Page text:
REVIEW: Next-Level Bloodshed, Stunning Visuals Keep Centurion From Genre Oblivion
If you're like me, and you find yourself retreating to a safe place in your mind whenever human beings are being graphically decapitated on screen, you'll spend the majority of Centurion, horror maestro (The Descent) Neil Marshall's Roman bloodbath, on psychological lockdown. The more philosophical and intellectually detached among you might wait out the frequent plasmatic explosions from an interested distance, speculating on the cultural circularities implicit in evisceration as entertainment, or teasing out the film's bizarre but unmistakable urination motif. The rest -- the majority, I suppose -- will revel in every hyper-realistic goring, unconcerned with the irony of the bloodthirsty, second-century barbarism Marshall dwells on, giving the film its of-the-moment appeal.
Which is not to say Centurion doesn't hold a couple of surprises of the non-spear-in-the-crotch variety: Marshall divides the available sympathies in the story of the fate of a three-thousand man Roman legion charged with wiping out a tribe of Picts in what is now Scotland more evenly than is usually done in warrior epics. Although the side containing both Dominic West (as the legion's General, Virilius) and Michael Fassbender (as a rescued prisoner and centurion named Quintus) is obviously the side you want to be on, the Roman frontier is not something the men are terribly invested in; they fight because it's all they know, and they fight for each other.
"He's a ruthless, reckless bastard," one soldier says of Virilius, "and I'd die for him without hesitation." (Seconded!) The chaos of their engagement with the Picts, who resist them with a hellacious force born of the brutality of Roman rule, and the increasing desperation as their ranks are depleted, develops into what feels like a late-breaking theme: a soldier's disillusion with his cause.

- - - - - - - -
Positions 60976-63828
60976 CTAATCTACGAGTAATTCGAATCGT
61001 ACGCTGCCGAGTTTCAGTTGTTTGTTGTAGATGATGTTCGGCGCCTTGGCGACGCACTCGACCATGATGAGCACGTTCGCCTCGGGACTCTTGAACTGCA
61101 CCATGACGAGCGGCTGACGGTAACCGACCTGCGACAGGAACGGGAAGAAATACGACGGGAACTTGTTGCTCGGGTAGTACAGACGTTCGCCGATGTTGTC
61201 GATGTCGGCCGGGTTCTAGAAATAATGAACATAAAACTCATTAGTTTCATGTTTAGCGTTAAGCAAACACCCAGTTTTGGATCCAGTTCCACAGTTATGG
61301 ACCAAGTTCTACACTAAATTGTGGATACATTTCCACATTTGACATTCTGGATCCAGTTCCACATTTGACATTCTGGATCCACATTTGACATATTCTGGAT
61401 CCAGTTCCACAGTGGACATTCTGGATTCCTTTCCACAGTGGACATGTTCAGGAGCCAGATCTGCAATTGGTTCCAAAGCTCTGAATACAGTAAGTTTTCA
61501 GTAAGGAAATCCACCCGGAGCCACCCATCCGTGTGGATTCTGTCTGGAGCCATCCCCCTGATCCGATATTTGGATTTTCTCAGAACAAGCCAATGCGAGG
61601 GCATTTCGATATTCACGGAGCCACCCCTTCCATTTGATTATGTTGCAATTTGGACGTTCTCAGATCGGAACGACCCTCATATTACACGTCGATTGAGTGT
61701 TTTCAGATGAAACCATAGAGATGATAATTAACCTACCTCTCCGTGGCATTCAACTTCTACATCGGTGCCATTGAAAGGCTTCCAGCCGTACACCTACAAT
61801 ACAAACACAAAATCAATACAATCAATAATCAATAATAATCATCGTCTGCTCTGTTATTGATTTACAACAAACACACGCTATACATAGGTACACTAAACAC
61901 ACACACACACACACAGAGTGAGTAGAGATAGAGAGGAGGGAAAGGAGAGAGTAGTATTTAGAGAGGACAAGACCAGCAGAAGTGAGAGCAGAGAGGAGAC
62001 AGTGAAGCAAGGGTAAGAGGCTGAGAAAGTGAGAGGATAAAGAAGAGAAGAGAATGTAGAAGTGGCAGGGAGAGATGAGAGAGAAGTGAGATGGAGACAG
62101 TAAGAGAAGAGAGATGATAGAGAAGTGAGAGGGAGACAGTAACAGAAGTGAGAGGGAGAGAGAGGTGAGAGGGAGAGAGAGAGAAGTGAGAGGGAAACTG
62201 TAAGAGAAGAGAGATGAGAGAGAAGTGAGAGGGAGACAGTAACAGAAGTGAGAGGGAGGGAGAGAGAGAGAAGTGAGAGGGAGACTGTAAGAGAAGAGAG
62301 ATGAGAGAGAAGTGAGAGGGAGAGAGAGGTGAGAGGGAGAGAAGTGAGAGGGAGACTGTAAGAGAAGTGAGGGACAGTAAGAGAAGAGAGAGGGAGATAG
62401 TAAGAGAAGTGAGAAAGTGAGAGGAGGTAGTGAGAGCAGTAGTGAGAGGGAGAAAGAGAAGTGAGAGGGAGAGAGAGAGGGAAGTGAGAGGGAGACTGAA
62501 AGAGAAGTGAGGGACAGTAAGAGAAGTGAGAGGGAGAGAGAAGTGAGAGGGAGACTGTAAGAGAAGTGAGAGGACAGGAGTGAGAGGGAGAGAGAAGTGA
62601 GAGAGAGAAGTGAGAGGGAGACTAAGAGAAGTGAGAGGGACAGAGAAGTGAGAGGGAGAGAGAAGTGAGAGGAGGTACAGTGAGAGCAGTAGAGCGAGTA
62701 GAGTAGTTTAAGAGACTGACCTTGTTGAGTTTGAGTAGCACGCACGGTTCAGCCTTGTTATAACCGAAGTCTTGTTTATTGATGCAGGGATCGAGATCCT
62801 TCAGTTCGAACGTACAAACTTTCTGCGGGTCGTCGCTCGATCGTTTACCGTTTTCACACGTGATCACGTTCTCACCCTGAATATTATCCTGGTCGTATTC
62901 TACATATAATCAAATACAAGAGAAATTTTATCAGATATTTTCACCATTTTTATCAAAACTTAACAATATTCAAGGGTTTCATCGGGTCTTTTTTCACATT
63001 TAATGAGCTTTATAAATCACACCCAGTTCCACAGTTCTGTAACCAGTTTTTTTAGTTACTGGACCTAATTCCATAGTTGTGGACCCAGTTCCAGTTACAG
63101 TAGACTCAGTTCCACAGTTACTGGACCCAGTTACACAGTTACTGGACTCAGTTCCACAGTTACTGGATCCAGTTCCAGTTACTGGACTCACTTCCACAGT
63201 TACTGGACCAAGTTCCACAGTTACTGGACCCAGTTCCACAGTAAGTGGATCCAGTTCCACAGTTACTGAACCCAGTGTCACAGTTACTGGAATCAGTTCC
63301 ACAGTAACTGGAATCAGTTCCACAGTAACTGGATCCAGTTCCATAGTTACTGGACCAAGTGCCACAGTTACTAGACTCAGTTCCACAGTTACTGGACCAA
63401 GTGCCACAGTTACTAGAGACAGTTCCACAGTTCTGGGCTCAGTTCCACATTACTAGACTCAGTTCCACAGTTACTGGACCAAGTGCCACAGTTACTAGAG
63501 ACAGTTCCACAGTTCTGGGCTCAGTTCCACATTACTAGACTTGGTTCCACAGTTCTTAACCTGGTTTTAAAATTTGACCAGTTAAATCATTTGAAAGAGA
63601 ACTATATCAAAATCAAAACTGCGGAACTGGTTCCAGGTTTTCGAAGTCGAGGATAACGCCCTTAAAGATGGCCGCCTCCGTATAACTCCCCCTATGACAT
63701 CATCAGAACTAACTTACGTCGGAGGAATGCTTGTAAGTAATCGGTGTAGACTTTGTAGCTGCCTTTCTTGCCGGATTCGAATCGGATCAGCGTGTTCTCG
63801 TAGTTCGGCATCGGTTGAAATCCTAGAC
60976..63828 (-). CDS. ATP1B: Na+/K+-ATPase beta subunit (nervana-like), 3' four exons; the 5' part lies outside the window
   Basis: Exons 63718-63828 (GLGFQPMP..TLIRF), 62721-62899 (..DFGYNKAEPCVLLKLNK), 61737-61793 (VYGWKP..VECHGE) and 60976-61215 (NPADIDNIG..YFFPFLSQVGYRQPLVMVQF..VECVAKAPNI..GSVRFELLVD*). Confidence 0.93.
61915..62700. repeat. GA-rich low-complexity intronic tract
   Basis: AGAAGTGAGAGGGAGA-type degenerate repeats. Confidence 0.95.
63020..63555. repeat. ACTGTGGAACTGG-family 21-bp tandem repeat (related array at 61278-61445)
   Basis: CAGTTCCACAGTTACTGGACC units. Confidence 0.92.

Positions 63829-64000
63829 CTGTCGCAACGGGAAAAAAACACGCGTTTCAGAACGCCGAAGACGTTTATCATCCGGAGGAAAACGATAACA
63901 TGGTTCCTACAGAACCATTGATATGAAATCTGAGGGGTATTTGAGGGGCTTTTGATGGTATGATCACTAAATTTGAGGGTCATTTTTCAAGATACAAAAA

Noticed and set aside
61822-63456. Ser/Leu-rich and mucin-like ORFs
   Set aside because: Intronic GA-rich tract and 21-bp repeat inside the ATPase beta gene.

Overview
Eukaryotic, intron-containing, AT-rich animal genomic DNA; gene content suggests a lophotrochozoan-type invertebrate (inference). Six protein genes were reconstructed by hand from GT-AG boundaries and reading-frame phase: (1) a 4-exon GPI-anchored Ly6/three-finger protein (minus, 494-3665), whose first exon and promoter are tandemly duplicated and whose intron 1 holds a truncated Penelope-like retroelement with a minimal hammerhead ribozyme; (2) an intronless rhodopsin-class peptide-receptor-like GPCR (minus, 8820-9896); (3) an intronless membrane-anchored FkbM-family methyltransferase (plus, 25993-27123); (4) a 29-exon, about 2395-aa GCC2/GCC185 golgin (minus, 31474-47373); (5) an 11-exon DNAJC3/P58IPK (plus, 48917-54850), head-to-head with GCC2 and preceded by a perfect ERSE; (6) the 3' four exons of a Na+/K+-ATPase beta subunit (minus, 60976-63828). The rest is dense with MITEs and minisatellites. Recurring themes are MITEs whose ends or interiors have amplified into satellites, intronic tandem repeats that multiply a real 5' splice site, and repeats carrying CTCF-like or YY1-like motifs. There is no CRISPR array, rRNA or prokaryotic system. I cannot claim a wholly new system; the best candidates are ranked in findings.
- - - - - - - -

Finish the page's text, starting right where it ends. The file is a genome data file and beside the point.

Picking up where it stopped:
"This is a new kind of war," goes a typically anonymous passage of Fassbender's narration. "A war without armor, a war without end." As an opener it puts a bit of a damper on what felt like an under-represented part of Roman history -- their presence in the north -- and a grizzled "Save yourself!" coming from a dying soldier about three minutes in compounds the fear that this will be another entry on the studio's classical action epic ledger, distinguishable mostly by its date of release.
And yet Marshall clearly has something else in mind: He has gone to extremes in shooting the film on its forbidding location in the middle of winter -- these Romans left the sandals at home -- and has done some imaginative fashioning of the Pictish people as part Viking, part painted warrior. Chief among them is a tracker named Étaine (Olga Kurylenko, who brings the badass), she of the mute, Ladyhawke glower and seriously smoky eye. After leading the legion into catastrophe and battling Virilius in one of the more successfully executed fight scenes, she leads the vendetta-driven hunt of the remaining handful of Romans through the highlands as they try to return home. An unscheduled stop in a secluded hut inhabited by the ravishing Arianne (Imogen Poots), a young woman banished by the Picts for supposed witchcraft, doubles Quintus's growing alienation from his supposed roots: "I am not one of them," she says. "They are not my people." Of course the encounter has more than a polemical purpose; only a sadist would separate such an uncannily matched set of cheekbones for long.
A massive production with some stunning visuals (Marshall is fond of aerial vistas that find his men marching along the misty, be-snowed crests of various mountains) and stunts to complement -- if not offset -- its bloody pyrotechnics, Centurion is part heroic mission film, part curious wartime picaresque. It's also a product of Marshall's idiosyncratic idea of period fidelity: The Pictish speak a form of Scots Gaelic, but the Romans speak perfect action movie -- "I knew we shouldn't have trusted that bitch"; "My mother's a f*cking comedian"; "Hopeless is the stuff of legend, and being a legend will get you laid." If the dialogue is rife with deadening clichés, the personalized attention to every sinew rip, clotted splatter, and esophageal gurgle reaches for a contrasting extreme of expressionistic vigor. Why yes, I believe that is how a head would hang off of a neck after the third chop of an axe! I do declare that is the sound a man would make as he takes a gutting knife to the neck!
It's this new language that Marshall is interested in, and if he can't get his actual characters to articulate themselves in any convincing way, their weapons speak it fluently. His attempt to blend exploitation extremes with B-grade gladiator pics, adding a political gloss for those who prefer a little wonk with their warriors, amounts to something like an obscure cinematic dialect. I suspect native speakers will embrace it with knowing gratitude and the unstudied will simply tilt their heads before tuning it out completely.